Natural Hazard Mitigation Saves

14 02 2018

More than a decade after releasing its original report on mitigation, the National Institute of Building Sciences issued Natural Hazard Mitigation Saves: 2017 Interim Report. The 2017 Interim Report highlights the benefits of two mitigation strategies.

The Institute’s project team looked at the results of 23 years of federally funded mitigation grants provided by the Federal Emergency Management Agency (FEMA), U.S. Economic Development Administration (EDA) and U.S. Department of Housing and Urban Development (HUD) and found mitigation funding can save the nation $6 in future disaster costs, for every $1 spent on hazard mitigation.

Cover of the Natural Hazard Mitigation Saves: 2017 Interim ReportIn addition, the project team looked at scenarios that focus on designing new buildings to exceed provisions of the 2015 modelbuilding codes. The 2017 Interim Report demonstrates that investing in hazard mitigation measures to exceed select requirements of the 2015 International Codes (I-Codes), the model building codes developed by the International Code Council (ICC), can save the nation $4 for every $1 spent.

The project team estimated that just implementing these two sets of mitigation strategies would prevent 600 deaths, 1 million nonfatal injuries and 4,000 cases of post-traumatic stress disorder (PTSD) in the long term. In addition, designing new buildings to exceed the 2015 International Building Code (IBC) and International Residential Code (IRC) would result in 87,000 new, long-term jobs and an approximate 1% increase in utilization of domestically produced construction material.

Sponsors of the report include FEMA, HUD, EDA, ICC, the Insurance Institute for Business & Home Safety (IBHS), the National Fire Protection Association (NFPA) and the American Institute of Architects (AIA).

Access the full Natural Hazard Mitigation Saves: 2017 Interim Report and Supporting Documents.





U.S. Satellite Plans Falter, Imperiling Data on Storms

27 06 2013

The article below was published in The New York Times on October 26, 2012.  Though a bit dated it will provide you with a good understanding of the importance of satellite technology to protect citizens from weather related hazards.  The author of the article was John H. Cushman, Jr.  Though the article was written several months ago, the threat of a diminishing satellite system for capturing storm data is still significant.  Effective hazard mitigation does not happen magically; it requires thorough planning efforts based on accurate data.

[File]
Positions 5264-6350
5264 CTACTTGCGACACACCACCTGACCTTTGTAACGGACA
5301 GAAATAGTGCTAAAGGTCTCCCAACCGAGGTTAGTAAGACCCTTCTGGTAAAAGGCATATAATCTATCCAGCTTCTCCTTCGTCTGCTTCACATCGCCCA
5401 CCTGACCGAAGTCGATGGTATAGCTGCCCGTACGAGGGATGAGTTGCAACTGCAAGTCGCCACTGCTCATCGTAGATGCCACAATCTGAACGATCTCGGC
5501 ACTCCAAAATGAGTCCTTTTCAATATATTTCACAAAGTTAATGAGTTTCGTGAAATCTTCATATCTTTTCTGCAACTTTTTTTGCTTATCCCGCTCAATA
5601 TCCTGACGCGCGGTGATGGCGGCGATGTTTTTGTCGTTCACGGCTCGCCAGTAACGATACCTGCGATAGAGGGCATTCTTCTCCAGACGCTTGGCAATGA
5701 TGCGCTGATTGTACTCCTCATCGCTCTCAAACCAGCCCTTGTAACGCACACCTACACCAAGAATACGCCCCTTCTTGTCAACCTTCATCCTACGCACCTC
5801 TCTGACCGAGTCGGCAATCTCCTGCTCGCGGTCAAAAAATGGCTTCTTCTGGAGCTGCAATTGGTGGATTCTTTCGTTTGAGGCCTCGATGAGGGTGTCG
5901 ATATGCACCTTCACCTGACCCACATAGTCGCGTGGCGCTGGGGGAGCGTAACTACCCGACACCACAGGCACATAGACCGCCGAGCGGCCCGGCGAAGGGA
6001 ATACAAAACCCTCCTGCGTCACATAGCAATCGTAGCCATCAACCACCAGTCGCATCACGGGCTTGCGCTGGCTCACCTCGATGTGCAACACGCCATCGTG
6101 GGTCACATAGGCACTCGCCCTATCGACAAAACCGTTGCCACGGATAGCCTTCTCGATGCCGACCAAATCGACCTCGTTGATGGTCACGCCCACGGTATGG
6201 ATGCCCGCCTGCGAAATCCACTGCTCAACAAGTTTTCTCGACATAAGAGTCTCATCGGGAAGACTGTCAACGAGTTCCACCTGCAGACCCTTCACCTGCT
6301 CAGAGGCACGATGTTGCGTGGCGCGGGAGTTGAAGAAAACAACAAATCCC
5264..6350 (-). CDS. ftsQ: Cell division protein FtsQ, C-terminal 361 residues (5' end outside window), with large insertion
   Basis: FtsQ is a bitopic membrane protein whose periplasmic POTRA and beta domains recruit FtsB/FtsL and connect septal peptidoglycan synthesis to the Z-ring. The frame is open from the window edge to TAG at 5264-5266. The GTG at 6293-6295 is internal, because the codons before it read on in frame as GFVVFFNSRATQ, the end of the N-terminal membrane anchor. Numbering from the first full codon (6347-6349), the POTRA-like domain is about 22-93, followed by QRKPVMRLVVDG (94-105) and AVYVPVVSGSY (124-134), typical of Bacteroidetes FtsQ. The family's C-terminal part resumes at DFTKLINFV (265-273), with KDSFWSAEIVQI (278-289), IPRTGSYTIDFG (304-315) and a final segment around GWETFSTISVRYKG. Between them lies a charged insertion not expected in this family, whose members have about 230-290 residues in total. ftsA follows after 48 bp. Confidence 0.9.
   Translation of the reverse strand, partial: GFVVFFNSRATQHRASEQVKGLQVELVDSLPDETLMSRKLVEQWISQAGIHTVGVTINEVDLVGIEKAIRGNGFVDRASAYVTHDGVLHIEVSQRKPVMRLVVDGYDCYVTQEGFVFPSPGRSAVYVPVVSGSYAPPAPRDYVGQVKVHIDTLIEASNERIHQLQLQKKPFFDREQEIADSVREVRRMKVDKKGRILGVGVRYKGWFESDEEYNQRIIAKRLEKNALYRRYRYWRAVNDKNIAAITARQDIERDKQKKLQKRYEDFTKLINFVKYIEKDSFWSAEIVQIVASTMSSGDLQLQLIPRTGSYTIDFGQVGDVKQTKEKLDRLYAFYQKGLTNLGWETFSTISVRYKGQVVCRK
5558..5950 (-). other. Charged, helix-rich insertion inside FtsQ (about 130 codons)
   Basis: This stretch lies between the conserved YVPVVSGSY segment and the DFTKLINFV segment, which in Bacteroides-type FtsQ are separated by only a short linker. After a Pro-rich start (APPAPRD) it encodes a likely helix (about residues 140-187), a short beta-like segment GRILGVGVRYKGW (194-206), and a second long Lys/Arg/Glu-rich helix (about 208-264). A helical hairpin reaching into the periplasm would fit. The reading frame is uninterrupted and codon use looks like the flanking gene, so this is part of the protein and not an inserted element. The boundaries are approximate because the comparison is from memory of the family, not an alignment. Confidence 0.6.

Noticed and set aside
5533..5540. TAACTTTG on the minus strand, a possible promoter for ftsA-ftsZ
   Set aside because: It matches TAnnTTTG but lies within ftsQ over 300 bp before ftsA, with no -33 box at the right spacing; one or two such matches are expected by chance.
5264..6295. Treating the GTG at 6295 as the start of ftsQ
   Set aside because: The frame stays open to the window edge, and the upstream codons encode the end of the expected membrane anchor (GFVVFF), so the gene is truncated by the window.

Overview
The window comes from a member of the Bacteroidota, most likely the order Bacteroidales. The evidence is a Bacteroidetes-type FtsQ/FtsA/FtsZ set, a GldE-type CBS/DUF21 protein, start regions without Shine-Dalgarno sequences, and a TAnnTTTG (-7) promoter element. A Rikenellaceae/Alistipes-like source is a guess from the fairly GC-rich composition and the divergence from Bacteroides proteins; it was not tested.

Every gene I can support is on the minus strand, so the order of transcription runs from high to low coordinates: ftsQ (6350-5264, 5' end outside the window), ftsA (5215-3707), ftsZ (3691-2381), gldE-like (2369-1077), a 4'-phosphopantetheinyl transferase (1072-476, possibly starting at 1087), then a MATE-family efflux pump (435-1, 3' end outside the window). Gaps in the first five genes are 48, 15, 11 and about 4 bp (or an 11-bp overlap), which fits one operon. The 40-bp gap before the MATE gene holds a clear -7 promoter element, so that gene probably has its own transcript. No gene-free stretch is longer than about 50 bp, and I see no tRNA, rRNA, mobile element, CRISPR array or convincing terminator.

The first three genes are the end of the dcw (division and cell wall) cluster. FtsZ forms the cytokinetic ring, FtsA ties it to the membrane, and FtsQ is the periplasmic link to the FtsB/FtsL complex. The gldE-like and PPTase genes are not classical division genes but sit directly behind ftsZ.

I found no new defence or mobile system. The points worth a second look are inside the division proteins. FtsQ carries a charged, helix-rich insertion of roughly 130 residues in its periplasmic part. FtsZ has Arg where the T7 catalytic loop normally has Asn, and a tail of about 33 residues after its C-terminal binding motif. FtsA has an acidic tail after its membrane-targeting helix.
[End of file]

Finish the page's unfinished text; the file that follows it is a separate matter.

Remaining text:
The United States is facing a year or more without crucial satellites that provide invaluable data for predicting storm tracks, a result of years of mismanagement, lack of financing and delays in launching replacements, according to several recent official reviews.

The looming gap in satellite coverage, which some experts view as almost certain within the next few years, could result in shaky forecasts about storms like Hurricane Sandy, which is expected to hit the East Coast early next week.

The endangered satellites fly pole-to-pole orbits and cross the Equator in the afternoon, scanning the entire planet one strip at a time. Along with orbiters on other timetables, they are among the most effective tools used to pin down the paths of major storms about five days ahead.

All this week, forecasters have been relying on such satellites for almost all the data needed to narrow down what were at first widely divergent computer models of what Hurricane Sandy would do next: hit the coast, or veer away into the open ocean?

Right on schedule, the five-day models began to agree on the likeliest answer. By Friday afternoon, the storm’s center was predicted to approach Delaware on Monday and Tuesday, with powerful winds, torrential rains and dangerous tides ranging over hundreds of miles.

New York and other states declared emergencies; the Navy ordered ships to sea to avoid damage. Mayor Michael R. Bloomberg of New York City warned that no matter where or when the storm landed, the city would not escape its effects. And from the Carolinas to New England, public safety officials were urgently advising tens of millions of residents to prepare for the worst, including the possibility of historic flooding, power failures and snow.

Experiments show that without this kind of satellite data, forecasters would have underestimated by half the huge blizzard that hit Washington in 2010.

“We cannot afford to lose any enhancement that allows us to accurately forecast any weather event coming our way,” said Craig J. Craft, commissioner of emergency management for Nassau County on Long Island, where the great hurricane of 1938 killed hundreds. On Thursday, Mr. Craft was seeking more precise forecasts for Sandy and gearing up for possible evacuations of hospitals and nursing homes, as were ordered before Tropical Storm Irene last year. “Without accurate forecasts it is hard to know when to pull that trigger,” he said.

Experts have grown increasingly alarmed in the past two years because the existing polar satellites are nearing or beyond their life expectancies, and the launch of the next replacement, known as J.P.S.S.-1, has slipped to 2017, probably too late to avoid a coverage gap of at least a year.

Prodded by lawmakers and auditors, the satellite program’s managers are just beginning to think through alternatives when the gap occurs, but these are unlikely to avoid it.

This summer, three independent reviews of the $13 billion program — by the Commerce Department’s inspector general, the Government Accountability Office, and a team of outside experts — each questioned the cost estimates for the program, criticized managers for not pinning down the designs and called for urgent remedies. The project is run by the Commerce Department’s National Oceanic and Atmospheric Administration, and NASA.